A delightful, erudite, and immersive exploration of the crossword puzzle and its fascinating history by a brilliant young writer
Almost as soon as it appeared, the crossword puzzle had already become indispensable to our lives. Invented practically by accident in 1913, when a newspaper editor at the New York World was casting around for something to fill empty column space, it became a roaring commercial success practically overnight. Ever since then, the humble puzzleconsisting of a grid of blank squares in which solvers write answers in response to clueshas been an essential ingredient of any newspaper worth its salt. The puzzle's daily devotees include everyone from subway riders looking to pass the time to cultural icons such as Martha Stewart, Bill Clinton, and Yo-Yo Ma. Today, its popularity is greater than ever, even as the media world has undergone a perilous digital transformation. But why, exactly, are the crossword's satisfactions so sweet that it is a fixture of breakfast tables, nightstands, and commutes, and has even given rise to competitive crossword tournaments? There are mysteries beyond the clues.
Blending first-person reporting from the world of crosswords with a delightful telling of its rich literary history, Adrienne Raphel dives into the secrets of this classic pastime. At the annual American Crossword Puzzle Tournament, she rubs shoulders with elite solvers of the world; aboard a crossword- themed cruise, she picks the brains of the enthusiasts whose idea of a good time is a week on the high seas with nothing but crosswords to do; and, visiting the home and office of Will Shortz, New York Times crossword editor and NPR's official "Puzzlemaster," she goes behind the scenes to see for herself how America''s gold standard of puzzles is made.
As ingenious as it is fun, Thinking Inside the Box is a love letter not just to the abiding power of the crossword but to the infinite joys and playful possibilities of language itself. This book will be a treat for die-hard cruciverbalists and first-time solvers alike.
|Publisher:||Penguin Publishing Group|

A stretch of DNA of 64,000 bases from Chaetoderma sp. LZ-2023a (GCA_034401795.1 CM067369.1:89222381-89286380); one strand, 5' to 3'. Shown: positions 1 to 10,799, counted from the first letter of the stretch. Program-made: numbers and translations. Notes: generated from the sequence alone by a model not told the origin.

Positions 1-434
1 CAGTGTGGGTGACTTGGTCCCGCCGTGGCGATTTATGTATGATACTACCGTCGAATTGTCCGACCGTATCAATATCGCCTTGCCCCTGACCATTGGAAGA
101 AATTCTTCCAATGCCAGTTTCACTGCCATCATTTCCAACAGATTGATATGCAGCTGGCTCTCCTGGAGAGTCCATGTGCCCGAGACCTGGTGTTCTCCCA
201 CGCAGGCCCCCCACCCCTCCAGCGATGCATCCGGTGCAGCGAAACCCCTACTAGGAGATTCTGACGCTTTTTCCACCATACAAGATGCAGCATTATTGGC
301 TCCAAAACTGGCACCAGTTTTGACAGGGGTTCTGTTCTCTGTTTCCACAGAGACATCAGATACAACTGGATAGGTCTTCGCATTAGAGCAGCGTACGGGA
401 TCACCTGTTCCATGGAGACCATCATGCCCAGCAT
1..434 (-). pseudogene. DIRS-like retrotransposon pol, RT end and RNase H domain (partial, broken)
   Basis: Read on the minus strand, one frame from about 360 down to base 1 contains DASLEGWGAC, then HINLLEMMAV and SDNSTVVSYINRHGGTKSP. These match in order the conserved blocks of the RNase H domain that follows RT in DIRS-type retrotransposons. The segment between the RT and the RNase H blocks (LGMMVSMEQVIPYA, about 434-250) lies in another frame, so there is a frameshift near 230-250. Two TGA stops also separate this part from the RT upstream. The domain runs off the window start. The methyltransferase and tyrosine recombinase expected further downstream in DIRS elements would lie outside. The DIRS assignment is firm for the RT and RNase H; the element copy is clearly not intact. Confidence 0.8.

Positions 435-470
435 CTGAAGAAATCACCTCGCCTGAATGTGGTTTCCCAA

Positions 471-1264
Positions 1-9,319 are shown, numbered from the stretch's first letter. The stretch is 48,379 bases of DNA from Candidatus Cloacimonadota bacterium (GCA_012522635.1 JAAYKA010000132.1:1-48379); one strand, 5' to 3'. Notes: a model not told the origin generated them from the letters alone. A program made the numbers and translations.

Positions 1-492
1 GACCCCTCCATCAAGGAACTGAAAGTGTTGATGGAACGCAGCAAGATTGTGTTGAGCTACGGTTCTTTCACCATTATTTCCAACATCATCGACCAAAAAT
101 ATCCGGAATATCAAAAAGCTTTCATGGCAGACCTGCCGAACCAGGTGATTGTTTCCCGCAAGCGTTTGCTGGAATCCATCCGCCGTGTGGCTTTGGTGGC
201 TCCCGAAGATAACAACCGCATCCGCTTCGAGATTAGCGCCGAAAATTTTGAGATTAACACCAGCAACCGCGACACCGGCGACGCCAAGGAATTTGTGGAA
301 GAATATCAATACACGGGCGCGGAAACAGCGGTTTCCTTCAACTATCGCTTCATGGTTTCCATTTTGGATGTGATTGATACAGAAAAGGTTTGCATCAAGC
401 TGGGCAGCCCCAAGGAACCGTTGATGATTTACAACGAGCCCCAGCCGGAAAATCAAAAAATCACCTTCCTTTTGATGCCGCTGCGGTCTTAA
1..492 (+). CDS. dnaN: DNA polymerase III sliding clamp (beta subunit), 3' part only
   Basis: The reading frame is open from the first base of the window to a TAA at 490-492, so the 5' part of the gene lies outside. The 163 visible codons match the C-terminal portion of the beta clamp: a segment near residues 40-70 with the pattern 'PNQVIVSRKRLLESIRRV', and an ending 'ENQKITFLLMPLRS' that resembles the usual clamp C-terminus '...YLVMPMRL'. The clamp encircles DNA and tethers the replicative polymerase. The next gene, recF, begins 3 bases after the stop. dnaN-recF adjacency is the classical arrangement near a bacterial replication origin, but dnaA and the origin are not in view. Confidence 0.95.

|Product dimensions:||6.00(w) x 9.00(h) x 1.30(d)|
About the Author
Adrienne Raphel has written for The New Yorker, The Atlantic, The New Republic, Slate, and Poetry, among other publications. Her debut poetry collection, What Was It For, won the Rescue Press Black Box Poetry Prize. Born in southern New Jersey and raised in northern Vermont, she holds an MFA from the Iowa Writers' Workshop and a PhD from Harvard.
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FUN: Arthur Wynne,
Margaret Petherbridge Farrar, and the Origins of the Puzzle
The story of the crossword begins with the birth of Arthur Wynne on June 22, 1891, in Liverpool, England, where his father was the editor of the local Liverpool Mercury. When Wynne was nineteen, he emigrated to Pittsburgh, where he took a job on the Pittsburgh Press and played violin in the city's symphony orchestra. Soon, Wynne moved to New York and joined the staff of the New York World.
The World had launched in New York City in 1860. Each issue cost a penny. In 1864, the paper's editor published forged reports supposedly from President Abraham Lincoln that urged men to join the Union army. Lincoln was furious, the editor was arrested, and the World shut down for several days. The paper limped along printing propaganda for its various owners until 1883, when famed publisher Joseph Pulitzer bought the operation. In an aggressive circulation-boosting campaign, Pulitzer pumped the paper full of pulpy news and yellow journalism, transforming the World into one of the most popular publications in the country and the first in America to reach over one million subscribers daily. Pulitzer hired blockbuster reporters like Nellie Bly, who performed such gonzo stunts as traveling, for the World, around the world in seventy-two days, just to best Phileas Fogg's famous eighty. In 1890, operations moved into a brand-new, eighteen-story, gold-domed skyscraper next to City Hall on Park Row at the bottom tip of Manhattan, making the World's home the world's then-tallest office building. In 1911, the paper launched its weekly color supplement: FUN.